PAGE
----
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PostPosted: Tue Apr 04, 2017 12:02 pm 
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Which large diam. disk, corded Angle Grinder, please?


Since my '230 mm' Makita '240' V angle grinder seems to have gone on a 'Walkabout', it looks like I need to replace it.
I use(ed) it for cutting masonry, concrete panels and slabs, and for metal work, almost exclusively in the open, tho' that may change to inside my workshop soon.
My use would be intensive for say a couple of days, and then the machine would be resting for perhaps a month or more.

1.0 Should I stay with '240' V or consider 110 V? I have a couple of 240 - 110 transformers.
2.0 Advice on make / model, PLEASE.
3.0 Ditto best source, please?

MANY thanks..... :scratch:


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PostPosted: Tue Apr 04, 2017 12:58 pm 
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9" grinders, stick to the big names - toolstop has some good deals from time to time - domestic use 240, 110v is for site work and luging around a 110v transformer isn't fun



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PostPosted: Tue Apr 04, 2017 1:41 pm 
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MANY thanks for that input, Flash' - I'd not heard of Toolstop before, so thanks for that too.
As with many such Mail Order only Coys they state:
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PLEASE NOTE: In the event your product develops a fault within the warranty period but after our 14 day no quibble return period, and Toolstop handles your warranty procedure on your behalf, a handling charge will apply and any customs charges or duty must be paid by the the customer.

This seems to be an increasing trend, extending to Aldi & Lidl, of these attempts to by-pass the 'traditional contract' between retailer and customer.... :scratch:

Your point about 110 versus 240 is well taken.


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PostPosted: Tue Apr 04, 2017 4:26 pm 
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Toolstop are uk based so no problem there, used them a few times, I got my Makita router £60 cheaper than anywhere else

there uk models too, not grey imports like some retailers have



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PostPosted: Tue Apr 04, 2017 4:34 pm 
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Thanks again, Flash'

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PostPosted: Tue Apr 04, 2017 7:39 pm 
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PostPosted: Tue Apr 04, 2017 7:44 pm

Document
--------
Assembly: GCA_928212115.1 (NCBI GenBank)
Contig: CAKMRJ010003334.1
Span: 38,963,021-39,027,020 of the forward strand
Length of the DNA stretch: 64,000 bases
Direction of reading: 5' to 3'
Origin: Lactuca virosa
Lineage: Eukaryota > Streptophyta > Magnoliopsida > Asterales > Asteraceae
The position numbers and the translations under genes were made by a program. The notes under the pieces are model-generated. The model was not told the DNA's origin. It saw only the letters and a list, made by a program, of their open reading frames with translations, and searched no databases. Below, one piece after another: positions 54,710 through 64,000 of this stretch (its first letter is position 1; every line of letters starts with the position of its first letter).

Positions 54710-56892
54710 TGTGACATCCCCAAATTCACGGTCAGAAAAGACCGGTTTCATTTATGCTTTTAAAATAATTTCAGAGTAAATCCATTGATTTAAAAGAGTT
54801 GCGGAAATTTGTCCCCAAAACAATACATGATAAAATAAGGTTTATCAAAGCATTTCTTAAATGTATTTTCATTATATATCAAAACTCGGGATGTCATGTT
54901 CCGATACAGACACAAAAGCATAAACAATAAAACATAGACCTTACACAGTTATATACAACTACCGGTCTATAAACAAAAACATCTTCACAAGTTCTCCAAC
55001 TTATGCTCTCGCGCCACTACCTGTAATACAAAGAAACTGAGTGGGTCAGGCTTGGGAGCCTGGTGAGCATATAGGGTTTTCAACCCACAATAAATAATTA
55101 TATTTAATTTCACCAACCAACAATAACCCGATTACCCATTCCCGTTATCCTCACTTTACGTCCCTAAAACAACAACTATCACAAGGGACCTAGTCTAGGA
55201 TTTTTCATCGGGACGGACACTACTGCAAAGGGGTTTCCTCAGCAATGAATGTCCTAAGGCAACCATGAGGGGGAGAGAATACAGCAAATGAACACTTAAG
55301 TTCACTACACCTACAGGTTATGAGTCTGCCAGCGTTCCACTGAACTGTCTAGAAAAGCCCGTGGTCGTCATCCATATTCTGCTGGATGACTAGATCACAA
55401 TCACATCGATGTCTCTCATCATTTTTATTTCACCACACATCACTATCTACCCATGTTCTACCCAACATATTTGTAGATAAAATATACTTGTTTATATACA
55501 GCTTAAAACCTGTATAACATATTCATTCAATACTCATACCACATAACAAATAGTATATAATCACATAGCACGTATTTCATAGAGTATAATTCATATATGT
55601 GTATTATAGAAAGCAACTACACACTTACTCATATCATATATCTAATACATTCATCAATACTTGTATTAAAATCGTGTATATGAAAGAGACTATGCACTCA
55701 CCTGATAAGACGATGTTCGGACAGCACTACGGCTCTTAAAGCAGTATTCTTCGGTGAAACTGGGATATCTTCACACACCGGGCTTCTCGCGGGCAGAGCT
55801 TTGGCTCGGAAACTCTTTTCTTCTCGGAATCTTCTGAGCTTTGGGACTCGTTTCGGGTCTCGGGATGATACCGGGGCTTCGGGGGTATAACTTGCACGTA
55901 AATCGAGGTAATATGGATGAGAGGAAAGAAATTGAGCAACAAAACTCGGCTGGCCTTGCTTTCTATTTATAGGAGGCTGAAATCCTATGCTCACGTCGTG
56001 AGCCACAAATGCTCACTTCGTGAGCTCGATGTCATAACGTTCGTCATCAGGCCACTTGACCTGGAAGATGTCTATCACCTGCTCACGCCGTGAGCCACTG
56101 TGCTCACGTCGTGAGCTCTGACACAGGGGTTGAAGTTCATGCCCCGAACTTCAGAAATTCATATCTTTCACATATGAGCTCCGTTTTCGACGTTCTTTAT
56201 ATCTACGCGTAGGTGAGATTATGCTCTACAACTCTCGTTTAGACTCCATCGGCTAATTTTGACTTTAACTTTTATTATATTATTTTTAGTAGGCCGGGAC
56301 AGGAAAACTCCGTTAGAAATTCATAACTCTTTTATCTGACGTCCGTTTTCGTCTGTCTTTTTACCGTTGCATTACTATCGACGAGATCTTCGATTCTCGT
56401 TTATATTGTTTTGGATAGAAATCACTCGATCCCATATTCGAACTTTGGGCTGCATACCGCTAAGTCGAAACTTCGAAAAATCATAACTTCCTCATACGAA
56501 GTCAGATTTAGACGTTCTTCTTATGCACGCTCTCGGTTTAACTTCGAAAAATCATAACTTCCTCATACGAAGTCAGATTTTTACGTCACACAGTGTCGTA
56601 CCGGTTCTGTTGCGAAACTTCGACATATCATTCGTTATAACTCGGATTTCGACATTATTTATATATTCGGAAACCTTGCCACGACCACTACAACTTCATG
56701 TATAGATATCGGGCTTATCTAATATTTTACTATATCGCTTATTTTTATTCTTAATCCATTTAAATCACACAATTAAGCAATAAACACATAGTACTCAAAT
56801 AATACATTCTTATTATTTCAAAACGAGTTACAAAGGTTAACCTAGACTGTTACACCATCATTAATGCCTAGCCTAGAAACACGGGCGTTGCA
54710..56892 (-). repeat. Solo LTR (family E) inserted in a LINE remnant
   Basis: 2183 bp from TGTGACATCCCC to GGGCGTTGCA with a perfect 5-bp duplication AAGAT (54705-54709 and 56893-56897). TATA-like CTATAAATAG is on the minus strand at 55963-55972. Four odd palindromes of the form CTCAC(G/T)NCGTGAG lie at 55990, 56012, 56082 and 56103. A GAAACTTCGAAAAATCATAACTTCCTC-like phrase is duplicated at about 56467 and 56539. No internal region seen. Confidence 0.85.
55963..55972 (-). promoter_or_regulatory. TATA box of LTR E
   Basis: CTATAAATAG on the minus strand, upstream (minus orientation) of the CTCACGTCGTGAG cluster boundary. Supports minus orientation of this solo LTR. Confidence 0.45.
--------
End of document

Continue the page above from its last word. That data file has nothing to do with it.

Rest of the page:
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Are you sure you should be in charge of proper mains power tools ?

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PostPosted: Wed Apr 05, 2017 8:12 pm 
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It sort of depends on budget, vlume of use and features required. If you want a grinder with a few extra features such as anti-vibration handle, deadman switch and safety clutch (useful if the blade gets trapped) then Metabo is a good place to go. In general on site I've tended to see in no particular order) Bosch, Makita, Metabo and Hitachi in the larger sizes with one or two specialised trades sometimes having Fein (they do high frequency grinders). Maybe Hitch is the man to ask as he's a daily grinder user.

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PostPosted: Wed Apr 05, 2017 8:52 pm 
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MANY thanks, J&K (If I may)

I would use it for cutting masonry, concrete panels and slabs, and for metal work, almost exclusively in the open, tho' that may change to inside my workshop soon.
My use would be intensive for say a 3 or 4 days, and then the machine would be resting for perhaps a few weeks.
Given my age, slight build, etc - I think that I would be more than wize to go for the items you suggest IFF a good RoI for my DIY purposes:
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anti-vibration handle, deadman switch and safety clutch

(For which :thumbright:) and, if possible, a variable speed (?) control?

However, having looked at the prices for a top-end Metabo :shock: , I might be more justified in heading for a Makita GA9020S Angle Grinder with Soft Start** 9in / 230mm 240V @ £99.00
** = The kick on starting from my late Makita was like one gets from both barrels of a 12 bore.
:thumbleft:


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PostPosted: Wed Apr 05, 2017 8:58 pm 
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PS

The FEIN high-frequency range.

Yet another 'lesson' ..... :thumbright: = Thanks


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PostPosted: Mon Jun 26, 2017 10:31 pm 
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Bit late to the party here...

Grinders, i'd pick Hitachi every time.
Virtually 20 years in fmetal fabrication, you get to know what grinders re good and which are bad.

Bar a couple of really old Makitas, all the ones in the workshop are Hitachi, 5" and 9"

Weve been through most readily available makes, dewalt, bosch, makita, milwaukee.... but the hitachi comes out above every time. One of the other local fabr firms use Hitachi for the majority of the hand held polishig gear too.

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